Combatting melasma: What is the most effective treatment?
Often referred to as the ‘butterfly mask’ or ‘pregnancy mask’, melasma is a common skin pigmentation disorder that can appear in various ways. Unlike other forms of pigmentation, melasma is unique in the way it shows up in widespread patches on the cheeks, forehead and above the upper lip. While there are numerous potential causes of melasma, hormonal fluctuations of any kind are the most common. This means you’re more likely to develop it whilst pregnant or on the contraceptive pill.
While melasma is harmless, it can be frustrating to contend with and even more frustrating to try and treat alone. So, if you’re looking to fade your melasma for good, here is everything you need to know.
What causes melasma?
Melasma is a form of hyperpigmentation that forms as large patches of darkened skin, often due to sun exposure and hormonal changes such as pregnancy. Women who take birth control medication may also suffer due to their body undergoing a similar hormonal change, though the exact cause of melasma is not known.
Pigmentation problems occur when the skin produces excess melanin, which clusters together to make the skin tone look spotted or patchy. The pigment in our skin is there to protect us from UV light. UVA light (which is present all year round in the UK) darkens the pigment that we already have in the skin, and UVB encourages the pigment-producing cells, the melanocytes, to produce more pigment.
Even when we’re not getting UVB from summer sunshine, UVA reaches our skin every day, and, over time, this shows up in the skin as spots or patches of pigmentation, where the melanin produced by those melanocytes has clustered.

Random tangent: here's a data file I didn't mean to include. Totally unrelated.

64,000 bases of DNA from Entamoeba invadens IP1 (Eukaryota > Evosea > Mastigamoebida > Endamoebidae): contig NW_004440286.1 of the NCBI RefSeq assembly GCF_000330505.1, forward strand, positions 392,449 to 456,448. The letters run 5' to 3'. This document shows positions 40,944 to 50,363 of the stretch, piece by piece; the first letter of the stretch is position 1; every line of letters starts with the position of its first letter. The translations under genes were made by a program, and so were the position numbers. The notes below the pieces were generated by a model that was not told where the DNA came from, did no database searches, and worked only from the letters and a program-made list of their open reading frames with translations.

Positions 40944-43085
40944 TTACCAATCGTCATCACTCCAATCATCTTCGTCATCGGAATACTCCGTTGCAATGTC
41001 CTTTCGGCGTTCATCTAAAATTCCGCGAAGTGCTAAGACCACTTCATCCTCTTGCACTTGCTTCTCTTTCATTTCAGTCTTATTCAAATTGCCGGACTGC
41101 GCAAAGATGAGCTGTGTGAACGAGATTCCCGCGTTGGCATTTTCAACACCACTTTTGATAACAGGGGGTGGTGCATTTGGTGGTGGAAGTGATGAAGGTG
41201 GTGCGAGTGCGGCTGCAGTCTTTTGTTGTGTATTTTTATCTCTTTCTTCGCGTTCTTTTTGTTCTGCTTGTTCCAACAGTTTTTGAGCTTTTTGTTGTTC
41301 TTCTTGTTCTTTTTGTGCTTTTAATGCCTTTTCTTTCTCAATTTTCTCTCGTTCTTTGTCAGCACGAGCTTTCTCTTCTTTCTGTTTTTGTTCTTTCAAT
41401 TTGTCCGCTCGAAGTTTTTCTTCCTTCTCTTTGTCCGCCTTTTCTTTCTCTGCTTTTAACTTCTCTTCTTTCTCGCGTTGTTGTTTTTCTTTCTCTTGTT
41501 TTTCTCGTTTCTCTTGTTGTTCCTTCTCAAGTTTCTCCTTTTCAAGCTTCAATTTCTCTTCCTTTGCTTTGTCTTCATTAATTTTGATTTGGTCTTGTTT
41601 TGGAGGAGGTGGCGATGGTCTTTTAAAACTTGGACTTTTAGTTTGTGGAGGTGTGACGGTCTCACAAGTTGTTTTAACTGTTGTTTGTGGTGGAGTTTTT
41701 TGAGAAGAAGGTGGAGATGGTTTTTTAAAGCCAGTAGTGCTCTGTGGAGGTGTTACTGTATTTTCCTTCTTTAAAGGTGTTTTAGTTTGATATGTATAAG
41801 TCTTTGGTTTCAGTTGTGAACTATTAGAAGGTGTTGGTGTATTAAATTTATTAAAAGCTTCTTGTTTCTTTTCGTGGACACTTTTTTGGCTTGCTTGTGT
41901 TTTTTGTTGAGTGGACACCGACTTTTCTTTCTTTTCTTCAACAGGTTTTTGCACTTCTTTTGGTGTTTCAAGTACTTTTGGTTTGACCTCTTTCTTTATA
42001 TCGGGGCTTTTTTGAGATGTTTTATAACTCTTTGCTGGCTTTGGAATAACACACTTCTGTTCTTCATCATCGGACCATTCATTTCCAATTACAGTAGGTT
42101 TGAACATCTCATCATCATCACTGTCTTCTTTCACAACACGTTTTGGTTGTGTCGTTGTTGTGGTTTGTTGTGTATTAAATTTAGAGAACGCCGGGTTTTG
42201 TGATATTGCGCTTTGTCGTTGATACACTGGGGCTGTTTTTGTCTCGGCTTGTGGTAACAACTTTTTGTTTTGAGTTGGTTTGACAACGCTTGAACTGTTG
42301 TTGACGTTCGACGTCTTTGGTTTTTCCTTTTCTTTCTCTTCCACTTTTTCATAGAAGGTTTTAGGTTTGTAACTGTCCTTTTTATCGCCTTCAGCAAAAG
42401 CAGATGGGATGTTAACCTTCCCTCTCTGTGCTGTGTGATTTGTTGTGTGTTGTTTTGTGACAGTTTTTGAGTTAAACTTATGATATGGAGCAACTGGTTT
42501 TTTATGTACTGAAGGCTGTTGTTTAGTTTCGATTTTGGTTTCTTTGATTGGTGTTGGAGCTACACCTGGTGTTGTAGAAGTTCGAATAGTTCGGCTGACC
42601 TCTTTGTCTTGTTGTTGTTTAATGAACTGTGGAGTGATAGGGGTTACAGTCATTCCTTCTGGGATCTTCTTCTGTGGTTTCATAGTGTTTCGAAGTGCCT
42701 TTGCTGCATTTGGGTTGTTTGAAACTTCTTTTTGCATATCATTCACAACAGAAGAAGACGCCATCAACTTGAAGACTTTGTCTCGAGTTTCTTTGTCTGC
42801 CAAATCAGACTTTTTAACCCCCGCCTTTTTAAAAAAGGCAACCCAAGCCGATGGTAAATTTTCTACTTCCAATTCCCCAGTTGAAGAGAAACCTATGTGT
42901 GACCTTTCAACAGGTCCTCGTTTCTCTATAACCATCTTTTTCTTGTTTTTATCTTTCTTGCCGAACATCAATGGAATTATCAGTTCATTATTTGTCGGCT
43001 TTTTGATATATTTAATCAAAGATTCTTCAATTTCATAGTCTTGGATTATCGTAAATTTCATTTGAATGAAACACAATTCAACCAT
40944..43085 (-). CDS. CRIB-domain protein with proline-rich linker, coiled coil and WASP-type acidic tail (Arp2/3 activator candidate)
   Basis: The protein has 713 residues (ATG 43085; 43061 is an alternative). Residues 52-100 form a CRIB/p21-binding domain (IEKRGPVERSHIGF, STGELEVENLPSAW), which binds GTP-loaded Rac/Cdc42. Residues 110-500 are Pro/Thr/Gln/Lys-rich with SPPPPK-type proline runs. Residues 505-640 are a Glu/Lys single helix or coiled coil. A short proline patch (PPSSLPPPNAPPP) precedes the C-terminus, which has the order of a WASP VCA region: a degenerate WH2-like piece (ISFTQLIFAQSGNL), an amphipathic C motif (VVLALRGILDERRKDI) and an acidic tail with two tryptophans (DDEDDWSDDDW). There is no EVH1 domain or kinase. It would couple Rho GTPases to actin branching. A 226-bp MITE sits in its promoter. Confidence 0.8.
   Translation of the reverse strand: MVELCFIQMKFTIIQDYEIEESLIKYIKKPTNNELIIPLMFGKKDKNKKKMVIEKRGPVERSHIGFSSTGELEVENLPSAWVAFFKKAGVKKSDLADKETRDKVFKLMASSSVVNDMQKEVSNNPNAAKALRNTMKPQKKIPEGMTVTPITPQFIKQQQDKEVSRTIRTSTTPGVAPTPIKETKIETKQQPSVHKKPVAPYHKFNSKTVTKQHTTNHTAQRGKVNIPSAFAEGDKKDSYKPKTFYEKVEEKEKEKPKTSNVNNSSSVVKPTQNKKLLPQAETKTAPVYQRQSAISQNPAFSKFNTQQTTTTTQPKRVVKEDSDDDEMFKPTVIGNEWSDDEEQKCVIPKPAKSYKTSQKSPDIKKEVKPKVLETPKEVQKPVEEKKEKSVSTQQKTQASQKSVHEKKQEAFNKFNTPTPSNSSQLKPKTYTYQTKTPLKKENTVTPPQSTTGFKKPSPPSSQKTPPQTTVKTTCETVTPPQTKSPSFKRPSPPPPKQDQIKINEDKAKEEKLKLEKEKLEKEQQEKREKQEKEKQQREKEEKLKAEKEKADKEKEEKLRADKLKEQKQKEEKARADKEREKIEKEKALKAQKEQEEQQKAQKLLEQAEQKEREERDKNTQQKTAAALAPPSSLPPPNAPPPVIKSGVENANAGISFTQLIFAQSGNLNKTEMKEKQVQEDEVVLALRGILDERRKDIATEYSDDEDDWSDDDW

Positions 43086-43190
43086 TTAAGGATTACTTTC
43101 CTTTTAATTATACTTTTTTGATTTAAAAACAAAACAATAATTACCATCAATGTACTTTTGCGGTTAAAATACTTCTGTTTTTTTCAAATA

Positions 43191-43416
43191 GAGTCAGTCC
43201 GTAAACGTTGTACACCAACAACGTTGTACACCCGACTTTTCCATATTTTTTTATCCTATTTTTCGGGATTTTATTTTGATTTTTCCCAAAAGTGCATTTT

Who is more likely to develop melasma?
About 90% of melasma sufferers are women, mainly between 20 and 40. People with darker skin tones have more active melanin-producing cells in their skin, making them more prone to melasma.
What are the treatment options?
Melasma is a particularly tricky type of pigmentation to treat. It rarely resolves itself alone and often requires the help of a professional. This is because the pigment can exist in both the superficial epidermal layer of the skin and the deeper dermal ones. Targeting it in both layers will yield the best results, but that can be tricky to do.
We treat melasma in-clinic with a medical-grade skincare regime – usually a tailored Obagi Nu-Derm system or Cyspera Cysteamine cream – combining multiple ‘actives’ to subdue the over-active pigment cells and eliminate the excess pigment in the skin. Given that problems like this are often an inherent part of you and require a long-term strategy, this approach works well. We may also recommend in-clinic chemical peels alongside this to tackle the surface discolouration and speed up skin cell turnover. In resistant cases, Tranexamic Acid can be helpful. Usually provided in the form of an oral tablet, Tranexamic Acid has traditionally been used to treat heavy menstrual bleeding in women, but it’s also been shown to be a very successful treatment for melasma.
Prevention is better than cure, so ensure you’re always wearing a broad-spectrum sunscreen of an SPF 50 every day on your face, neck and decolletage. In conditions such as melasma, visible light may play a role in perpetuating hyperpigmentation, so look for a sunscreen that also contains iron oxide, which can block some visible light.
To find out more about tackling pigmentation, click here to book a consultation with one of our expert practitioners.
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Disclaimer: Please be aware that results and benefits may vary from patient to patient taking into consideration factors such as age, lifestyle and medical history.